It has been called the greatest historical event never taught (in the UK at least).  The Peterloo massacre, coming hard on the heels of the Battle of Waterloo to which the name ironically refers, was one of the most infamous events in British history, and yet it’s hardly taught at schools at all.  I studied history to A-level and it wasn’t even mentioned.  Mike Leigh’s film attempts to remedy this situation.

The film is a bit of a history lesson and at times feels like one, with references to the Corn Laws and Manchester’s lack of political representation thrown in.  The Corn Laws kept the price of corn artificially high by forbidding foreign imports, thus protecting the farmers but causing great hardship to working people.  This, coupled with the prevalence of so-called ‘rotten boroughs’, areas with no political representation, led to increasing discontent and eventually to a march and rally in St Peter’s Field in Manchester.

‘War and Peace’ never felt very far away: the film begins on a battlefield where a young bugler is staggering around, disorientated and confused among the smoke and dead bodies.  Peterloo happened in 1819, just four years after the end of the Napoleonic wars, and many of the scenes were reminiscent of dramatisations of Tolstoy’s great work.

Like ‘War and Peace,’ the film is an utterly breathtaking panorama.  The action does not centre on one character or group but moves like a diorama from scene to scene, group to group, character to character, in so doing building up a giddying picture of the Dickensian conditions (fifty years before Dickens) in Lancashire at that time.  

It seems ungracious to criticise aspects of the film and in any case all doubts were entirely blown away by the final scenes; but I think it’s fair to say that dialogue has never been Mike Leigh’s strong point: much of it felt clunky and unnatural and some of the rich and powerful characters were totally overdone, again calling to mind the worst excesses of an outraged Dickens.  But all this melted away as the scenes built to a crescendo.  Henry Hunt, the main speaker and a supporter of worker’s representation and women’s suffrage, works his way towards the rally at the same time as families are marching from all corners of Lancashire; men, women and children in their Sunday best clothes in joyful mood and not so much a stick or stone among them that could serve as a weapon.  Their demands are simple: repeal the Corn Laws and give them political representation.  The response of the authorities is (inaudibly) to read the Riot Act and then to send soldiers in to disperse the crowd; to charge, injure and kill.  Fifteen people died and hundreds were injured on that day.

Though far less deadly it reminded me of Amritsar as portrayed in ‘Gandhi’:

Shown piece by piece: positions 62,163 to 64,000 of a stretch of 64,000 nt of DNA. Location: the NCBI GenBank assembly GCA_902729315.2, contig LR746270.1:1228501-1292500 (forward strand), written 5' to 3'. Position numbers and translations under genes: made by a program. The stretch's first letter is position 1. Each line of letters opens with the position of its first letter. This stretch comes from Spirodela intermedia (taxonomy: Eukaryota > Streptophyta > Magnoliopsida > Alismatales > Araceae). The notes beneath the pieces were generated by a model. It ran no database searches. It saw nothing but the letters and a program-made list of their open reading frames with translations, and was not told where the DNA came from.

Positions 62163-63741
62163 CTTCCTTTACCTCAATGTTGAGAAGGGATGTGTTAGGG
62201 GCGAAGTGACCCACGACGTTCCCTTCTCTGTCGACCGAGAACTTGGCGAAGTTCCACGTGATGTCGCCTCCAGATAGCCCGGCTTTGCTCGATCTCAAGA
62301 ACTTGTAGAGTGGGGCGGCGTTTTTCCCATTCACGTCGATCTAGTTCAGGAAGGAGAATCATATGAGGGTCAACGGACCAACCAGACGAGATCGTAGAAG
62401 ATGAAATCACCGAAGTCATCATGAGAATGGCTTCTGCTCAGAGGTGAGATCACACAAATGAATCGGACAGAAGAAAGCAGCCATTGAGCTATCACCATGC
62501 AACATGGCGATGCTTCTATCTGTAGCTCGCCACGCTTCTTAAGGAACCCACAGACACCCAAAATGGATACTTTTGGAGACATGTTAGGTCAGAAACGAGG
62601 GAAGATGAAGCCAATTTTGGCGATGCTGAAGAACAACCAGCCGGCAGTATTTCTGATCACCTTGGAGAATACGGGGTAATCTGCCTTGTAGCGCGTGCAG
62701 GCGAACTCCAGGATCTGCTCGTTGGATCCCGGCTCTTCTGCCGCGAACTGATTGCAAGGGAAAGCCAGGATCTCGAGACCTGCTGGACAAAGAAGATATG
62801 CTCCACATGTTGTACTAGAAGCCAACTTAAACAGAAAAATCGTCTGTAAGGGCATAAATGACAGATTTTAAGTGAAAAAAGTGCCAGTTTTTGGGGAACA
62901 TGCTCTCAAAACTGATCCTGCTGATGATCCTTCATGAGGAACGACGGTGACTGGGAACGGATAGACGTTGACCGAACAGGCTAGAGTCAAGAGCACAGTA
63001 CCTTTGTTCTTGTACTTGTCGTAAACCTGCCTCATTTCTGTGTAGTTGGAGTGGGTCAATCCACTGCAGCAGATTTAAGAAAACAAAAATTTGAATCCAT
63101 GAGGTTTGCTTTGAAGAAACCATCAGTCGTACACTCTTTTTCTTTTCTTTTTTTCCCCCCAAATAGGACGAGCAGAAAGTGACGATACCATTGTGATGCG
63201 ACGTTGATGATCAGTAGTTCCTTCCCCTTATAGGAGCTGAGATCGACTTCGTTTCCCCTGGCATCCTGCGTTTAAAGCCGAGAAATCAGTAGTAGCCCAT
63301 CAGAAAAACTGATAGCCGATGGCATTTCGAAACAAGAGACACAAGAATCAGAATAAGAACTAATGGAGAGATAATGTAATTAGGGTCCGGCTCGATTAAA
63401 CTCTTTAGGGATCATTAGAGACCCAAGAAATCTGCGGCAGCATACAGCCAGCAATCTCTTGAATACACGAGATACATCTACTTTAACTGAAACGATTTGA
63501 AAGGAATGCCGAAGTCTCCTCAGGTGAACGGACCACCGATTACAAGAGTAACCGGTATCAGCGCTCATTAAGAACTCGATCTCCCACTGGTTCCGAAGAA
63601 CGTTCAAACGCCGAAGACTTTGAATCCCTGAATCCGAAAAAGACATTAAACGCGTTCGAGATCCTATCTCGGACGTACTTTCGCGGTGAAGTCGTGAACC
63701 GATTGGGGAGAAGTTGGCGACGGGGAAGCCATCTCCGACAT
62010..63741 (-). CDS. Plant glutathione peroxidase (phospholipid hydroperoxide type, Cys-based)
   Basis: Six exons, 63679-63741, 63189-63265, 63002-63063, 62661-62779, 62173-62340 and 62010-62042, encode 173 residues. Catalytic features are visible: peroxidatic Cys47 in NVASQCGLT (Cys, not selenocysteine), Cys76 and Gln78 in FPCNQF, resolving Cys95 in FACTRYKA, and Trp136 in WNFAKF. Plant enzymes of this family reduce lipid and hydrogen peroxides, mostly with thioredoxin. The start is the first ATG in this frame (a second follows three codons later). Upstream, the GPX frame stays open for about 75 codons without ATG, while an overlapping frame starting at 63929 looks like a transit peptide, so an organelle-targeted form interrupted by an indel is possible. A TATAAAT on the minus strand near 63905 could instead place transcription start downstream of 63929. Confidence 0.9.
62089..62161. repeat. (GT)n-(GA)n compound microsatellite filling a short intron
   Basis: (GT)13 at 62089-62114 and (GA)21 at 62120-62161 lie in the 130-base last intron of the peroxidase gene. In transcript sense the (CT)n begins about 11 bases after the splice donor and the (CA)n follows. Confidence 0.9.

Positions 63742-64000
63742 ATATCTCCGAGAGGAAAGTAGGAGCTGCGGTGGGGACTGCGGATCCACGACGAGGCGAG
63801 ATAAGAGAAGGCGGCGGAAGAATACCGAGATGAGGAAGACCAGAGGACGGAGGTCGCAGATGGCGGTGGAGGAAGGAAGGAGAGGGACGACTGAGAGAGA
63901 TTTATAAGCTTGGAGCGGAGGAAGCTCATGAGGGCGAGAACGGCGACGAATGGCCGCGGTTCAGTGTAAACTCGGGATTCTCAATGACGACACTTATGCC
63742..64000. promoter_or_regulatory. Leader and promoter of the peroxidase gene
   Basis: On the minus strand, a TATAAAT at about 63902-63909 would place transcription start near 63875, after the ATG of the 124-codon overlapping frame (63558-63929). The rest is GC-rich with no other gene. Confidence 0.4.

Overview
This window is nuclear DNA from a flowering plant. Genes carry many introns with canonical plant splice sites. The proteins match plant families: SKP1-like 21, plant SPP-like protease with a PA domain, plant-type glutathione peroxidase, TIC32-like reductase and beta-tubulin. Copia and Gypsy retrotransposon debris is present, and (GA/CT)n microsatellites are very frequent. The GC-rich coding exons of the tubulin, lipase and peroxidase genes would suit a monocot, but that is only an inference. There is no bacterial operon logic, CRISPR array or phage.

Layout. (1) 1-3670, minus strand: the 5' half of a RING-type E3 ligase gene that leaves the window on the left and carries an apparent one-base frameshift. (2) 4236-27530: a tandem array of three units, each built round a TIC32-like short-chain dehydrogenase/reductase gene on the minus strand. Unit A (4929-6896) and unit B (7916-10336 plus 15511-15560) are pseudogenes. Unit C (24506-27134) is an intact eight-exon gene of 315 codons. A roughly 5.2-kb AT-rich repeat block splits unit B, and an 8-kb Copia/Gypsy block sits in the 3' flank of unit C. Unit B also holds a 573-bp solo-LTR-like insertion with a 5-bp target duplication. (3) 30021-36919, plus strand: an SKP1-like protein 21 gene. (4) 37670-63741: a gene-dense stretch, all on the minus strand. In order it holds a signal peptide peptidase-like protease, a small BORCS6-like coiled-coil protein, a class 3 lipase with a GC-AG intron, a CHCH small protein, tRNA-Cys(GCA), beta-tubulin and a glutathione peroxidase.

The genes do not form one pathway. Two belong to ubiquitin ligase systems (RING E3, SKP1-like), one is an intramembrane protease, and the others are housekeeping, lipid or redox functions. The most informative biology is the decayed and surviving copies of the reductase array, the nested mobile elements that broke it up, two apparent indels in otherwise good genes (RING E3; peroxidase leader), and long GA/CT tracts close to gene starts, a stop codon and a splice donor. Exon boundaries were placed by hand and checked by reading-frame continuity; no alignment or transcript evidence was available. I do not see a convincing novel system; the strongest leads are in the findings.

The Guardian gives it full marks:

although it doesn’t actually mention that Peterloo led indirectly to the establishment of the Manchester Guardian, the Grauniad’s forerunner;

And Mark Kermode seems to agree with me:



And here’s the trailer:

I urge you to go and see it.  Don’t wait for the DVD – go see it at the cinema.  You’ll thank me.

Kirk out

Where did THAT come from?

So, where did yesterday’s burst of near-American enthusiasm come from?  Well, it’s kind of latent but specifically it was triggered by watching ‘Made in Dagenham.’  I don’t know why I hadn’t got to this film before, but we borrowed it from a frankly miniscule selection at the library.  I don’t know what I was expecting but I found it brilliant.  In the tradition of Mike Leigh – though not directed by him – it tells the story of the battle by the women at Ford’s in Dagenham to be awarded equal pay with men.  It was a real feel-good movie and reminded me a lot of ‘Calendar Girls’ in that problems loom and threaten but are blown away like clouds on a fresh summer’s day.  This was no coincidence as it had the same director.  A female-centred movie with men playing peripheral parts – in contrast to the way the society was at the time – it also featured Bob Hoskins in a secondary but important role as the shop steward, Geraldine James as one of the ‘girls’, and Miranda Richardson as a rather rose-tinted Barbara Castle.  I thought the guy who did Harold Wilson got the voice pretty well – Wilson had a very distinctive voice, not easy to imitate – and only later discovered that it was John Sessions!  Not surprising as he started off on Spitting Image, though I wouldn’t have recognised him at all.  Check this out:,r:0,s:0,i:85

So.. basically the premise of ‘Made in Dagenham’ – like ‘Calendar Girls’ – is that women can do anything we put our minds to.  And that by extension, history is often made, not by the powerful but by the powerless; the unimportant, the insignificant, the shy.  And why?  Because we have nothing to lose – no wealth or position or reputation.  We have only our own souls.

We also borrowed War Horse, which we haven’t watched yet – and what with Casualty and Chris Conway

to get through, not to mention an interview with Alex Day

we may not have the time.

Great day at Tomatoes yesterday – the first batch of pamphlets has gone and I’m getting through the second batch.

Kirk out

PS Chris Conway will be on radio Leicester this afternoon around 2 pm